Foreign students excelling
<p>Aurelie Henno, left, Bruna Cordoso are foreign-exchange students at Libby High School</p>
| December 27, 2011 8:50 AM
Pair is acclimating to American lifestyles
Sitting in the Commons area of Libby High School, Bruna Cardoso and Aurelite Henno look like ordinary students. However, both have traveled thousands of miles to experience the U.S. and Libby, Mont.
Cardoso, 17, of Porto Seguro, Brazil, is a senior at Libby High School as a foreign exchange student this year. However, graduating in Libby may not be enough to secure a graduating status in Brazil.
“I just don’t know yet,” Cardoso said. “I will have to go back to Brazil for another year of school and then take a test to get in to college.”
Cardoso was unsure of graduating from Libby because technically she still has more school ahead of her. College studies in Brazil are free if a student passes the test offered for admission and it is very difficult.
Cardoso came to Libby at the beginning of the school year as part of the Youth for Understanding Organization.
Cardoso spent five days interacting with her Libby host family, the Hageness family, via email before meeting them face-to-face. Host families volunteer their homes to exchange students.
Cardoso spent three months in New York last winter studying more of the English language, although she has been learning the language for six years.
Despite the time she spent in the U.S. last year, Libby is very different for her.
“It is very cold here,” Cardoso said. “And, the food is very greasy.”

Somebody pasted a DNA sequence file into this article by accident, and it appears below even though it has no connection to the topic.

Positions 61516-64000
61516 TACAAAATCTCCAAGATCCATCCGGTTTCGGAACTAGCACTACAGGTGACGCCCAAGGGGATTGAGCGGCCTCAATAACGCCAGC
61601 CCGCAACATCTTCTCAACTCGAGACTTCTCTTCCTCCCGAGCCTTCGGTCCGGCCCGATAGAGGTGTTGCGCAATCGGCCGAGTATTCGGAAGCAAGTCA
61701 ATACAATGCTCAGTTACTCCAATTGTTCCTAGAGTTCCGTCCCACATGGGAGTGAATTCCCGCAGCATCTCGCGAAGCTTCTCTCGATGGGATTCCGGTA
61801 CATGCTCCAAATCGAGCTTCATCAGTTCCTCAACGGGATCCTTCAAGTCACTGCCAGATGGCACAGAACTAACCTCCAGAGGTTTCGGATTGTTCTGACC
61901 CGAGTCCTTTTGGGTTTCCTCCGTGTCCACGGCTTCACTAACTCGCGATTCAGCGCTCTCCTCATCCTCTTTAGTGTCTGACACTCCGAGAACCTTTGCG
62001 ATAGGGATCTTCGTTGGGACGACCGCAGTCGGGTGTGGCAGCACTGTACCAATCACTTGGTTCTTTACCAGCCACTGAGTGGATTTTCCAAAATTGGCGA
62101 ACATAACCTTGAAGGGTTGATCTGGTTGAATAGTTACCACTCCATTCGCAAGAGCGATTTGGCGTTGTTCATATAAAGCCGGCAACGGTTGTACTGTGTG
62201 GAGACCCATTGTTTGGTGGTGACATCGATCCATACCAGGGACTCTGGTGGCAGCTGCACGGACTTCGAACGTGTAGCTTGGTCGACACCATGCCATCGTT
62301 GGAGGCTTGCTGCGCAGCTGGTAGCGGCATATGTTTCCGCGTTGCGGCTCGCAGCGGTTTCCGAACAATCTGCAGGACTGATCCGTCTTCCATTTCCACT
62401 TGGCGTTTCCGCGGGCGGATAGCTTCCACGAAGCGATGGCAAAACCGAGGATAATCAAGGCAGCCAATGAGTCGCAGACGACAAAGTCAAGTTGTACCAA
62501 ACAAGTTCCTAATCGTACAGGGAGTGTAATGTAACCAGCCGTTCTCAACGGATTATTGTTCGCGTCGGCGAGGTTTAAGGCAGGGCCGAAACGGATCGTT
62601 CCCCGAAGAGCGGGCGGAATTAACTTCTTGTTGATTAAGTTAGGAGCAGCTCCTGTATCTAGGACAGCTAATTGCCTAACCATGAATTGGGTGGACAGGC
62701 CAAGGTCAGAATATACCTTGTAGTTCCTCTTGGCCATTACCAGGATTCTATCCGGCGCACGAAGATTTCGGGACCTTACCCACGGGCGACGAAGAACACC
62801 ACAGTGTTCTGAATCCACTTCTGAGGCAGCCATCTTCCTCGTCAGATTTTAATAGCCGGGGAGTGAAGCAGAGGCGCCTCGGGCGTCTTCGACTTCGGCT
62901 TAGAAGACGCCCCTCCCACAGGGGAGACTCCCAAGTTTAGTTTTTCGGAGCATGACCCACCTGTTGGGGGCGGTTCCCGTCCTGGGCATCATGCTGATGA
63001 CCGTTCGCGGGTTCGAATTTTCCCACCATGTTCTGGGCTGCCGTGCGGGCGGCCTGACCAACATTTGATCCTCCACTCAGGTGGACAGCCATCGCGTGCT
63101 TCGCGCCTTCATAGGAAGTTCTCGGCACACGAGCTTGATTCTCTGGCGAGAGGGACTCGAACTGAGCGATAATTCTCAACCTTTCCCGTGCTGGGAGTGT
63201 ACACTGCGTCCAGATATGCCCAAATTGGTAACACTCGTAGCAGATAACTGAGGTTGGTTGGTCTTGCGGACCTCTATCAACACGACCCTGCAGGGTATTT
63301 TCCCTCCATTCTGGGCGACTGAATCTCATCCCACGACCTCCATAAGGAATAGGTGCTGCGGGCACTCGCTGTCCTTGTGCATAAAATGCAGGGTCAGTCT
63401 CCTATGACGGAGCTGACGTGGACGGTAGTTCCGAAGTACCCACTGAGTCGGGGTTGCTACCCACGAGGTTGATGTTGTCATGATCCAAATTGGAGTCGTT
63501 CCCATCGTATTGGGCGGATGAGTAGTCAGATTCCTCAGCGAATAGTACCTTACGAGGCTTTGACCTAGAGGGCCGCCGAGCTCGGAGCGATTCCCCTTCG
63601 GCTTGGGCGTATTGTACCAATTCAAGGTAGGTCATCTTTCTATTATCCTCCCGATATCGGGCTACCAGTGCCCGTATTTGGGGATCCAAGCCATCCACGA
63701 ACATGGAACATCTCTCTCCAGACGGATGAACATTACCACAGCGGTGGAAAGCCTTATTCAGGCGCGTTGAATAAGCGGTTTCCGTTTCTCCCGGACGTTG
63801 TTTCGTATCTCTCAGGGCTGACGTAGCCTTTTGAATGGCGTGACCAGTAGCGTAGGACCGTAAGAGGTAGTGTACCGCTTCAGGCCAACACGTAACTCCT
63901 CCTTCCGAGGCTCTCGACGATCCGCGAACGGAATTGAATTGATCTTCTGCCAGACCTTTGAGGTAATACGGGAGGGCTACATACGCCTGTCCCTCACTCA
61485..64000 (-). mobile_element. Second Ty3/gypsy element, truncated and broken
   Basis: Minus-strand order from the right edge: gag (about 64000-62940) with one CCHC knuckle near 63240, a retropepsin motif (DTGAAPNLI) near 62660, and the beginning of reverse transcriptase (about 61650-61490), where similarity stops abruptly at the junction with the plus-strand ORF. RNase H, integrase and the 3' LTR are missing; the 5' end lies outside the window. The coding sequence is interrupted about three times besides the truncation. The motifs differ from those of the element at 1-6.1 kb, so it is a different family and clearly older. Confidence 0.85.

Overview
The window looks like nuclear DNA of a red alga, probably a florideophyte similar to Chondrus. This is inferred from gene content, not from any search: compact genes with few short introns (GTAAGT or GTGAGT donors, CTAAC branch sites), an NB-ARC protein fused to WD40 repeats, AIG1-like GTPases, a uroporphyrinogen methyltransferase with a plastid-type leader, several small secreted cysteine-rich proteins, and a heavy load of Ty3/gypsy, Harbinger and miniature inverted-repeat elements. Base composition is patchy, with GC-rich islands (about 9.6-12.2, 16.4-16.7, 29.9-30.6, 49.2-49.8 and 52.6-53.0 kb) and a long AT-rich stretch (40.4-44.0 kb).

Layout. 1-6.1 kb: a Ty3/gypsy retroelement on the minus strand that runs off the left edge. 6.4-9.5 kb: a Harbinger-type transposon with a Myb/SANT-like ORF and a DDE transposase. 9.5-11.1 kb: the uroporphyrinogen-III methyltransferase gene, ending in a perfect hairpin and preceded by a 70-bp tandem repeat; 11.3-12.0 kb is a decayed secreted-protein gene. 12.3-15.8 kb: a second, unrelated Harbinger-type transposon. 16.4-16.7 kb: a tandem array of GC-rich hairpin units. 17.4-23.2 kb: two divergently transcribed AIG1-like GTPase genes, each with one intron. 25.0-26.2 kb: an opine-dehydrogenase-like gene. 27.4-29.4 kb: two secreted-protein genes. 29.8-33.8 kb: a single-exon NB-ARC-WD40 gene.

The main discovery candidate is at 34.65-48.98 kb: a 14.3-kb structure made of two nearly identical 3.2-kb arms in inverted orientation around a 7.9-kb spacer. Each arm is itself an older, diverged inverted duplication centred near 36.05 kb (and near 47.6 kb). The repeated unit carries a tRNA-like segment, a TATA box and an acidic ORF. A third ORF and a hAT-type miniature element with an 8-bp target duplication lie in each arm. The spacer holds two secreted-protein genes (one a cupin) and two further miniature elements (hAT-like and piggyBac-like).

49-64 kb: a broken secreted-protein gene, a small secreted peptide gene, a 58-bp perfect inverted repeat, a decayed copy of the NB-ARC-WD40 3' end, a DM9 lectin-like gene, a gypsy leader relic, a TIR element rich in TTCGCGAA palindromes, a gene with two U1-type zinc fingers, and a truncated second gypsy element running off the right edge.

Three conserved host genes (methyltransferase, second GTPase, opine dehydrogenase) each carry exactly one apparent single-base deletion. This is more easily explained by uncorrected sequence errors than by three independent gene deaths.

Cardoso admits she misses her family, but happy to have some time on her own. She will celebrate her 18th birthday on Jan. 4.
“I wish I wasn’t turning 18-years old here,” Cardoso said. “In Brazil 18-years-old is an adult — I could party there, can’t party here.”
After high school, Cardoso wants to pursue studies in medicine or psychology.
“I don’t know if I want to be a doctor or a psychologist,” Cardoso said. “I just know I want to work with people and help them.”
For the holidays, Cardoso will travel with the Hageness family to North Dakota.
Cardoso is looking forward to getting an apartment with friends during college. She also hopes to travel more, she would love to go to Europe and South Africa.
Finding friendship in a commonality, Henno and Cardoso would occasional look to one another for answers during the interview. Prompting the girls to begin asking each other questions.
Henno, 18, of Brussels, Belgium, is a senior at Libby High School as a foreign exchange student this year. Although Henno has already graduated from high school in Brussels she has been enjoying the experience.
“I just want to continue learning English, so I will know it really well when I go to college,” Henno said.
Henno participated in the exchange program through the World Education Program (WEP). Currently, the Kirschenmann family hosts Henno.
Both girls have made friends with girls their own age within their host families, referring to them as “host sisters.”
Henno, like Cardoso, dislikes some of the food in the U.S.
“There is a lot of fast food here and no real sit-down restaurants,” Henno said. “My host mom cooks a lot though and it is like Belgium food.”
Without hesitation, Henno stated her relief in the distance between her and her family.
“I just wanted to be away for a year on my own,” Henno said.
This is Henno’s first time in the U.S. She knew it would be different from her country, however, she has experienced differences she did not anticipate.
“It’s cold in Belgium, so the cold doesn’t bother me — it is colder here though,” Henno said. “I’m excited to spend Christmas with my host family.”
Henno plans to study medicine in Belgium and hopes to become a surgeon.
Another commonality for Henno and Cardoso is the cultural difference they find with Americans.Belgium and Brazil are countries where people greet one another with kisses and hugs — openly more affectionate than most Americans.
“In the U.S. people don’t say ‘hello’ the same way, with kisses on the cheek,” Henno and Cardoso said.
They both agreed the “personal space” most Americans need is at least double the amount of space Europeans and South Americans give one another.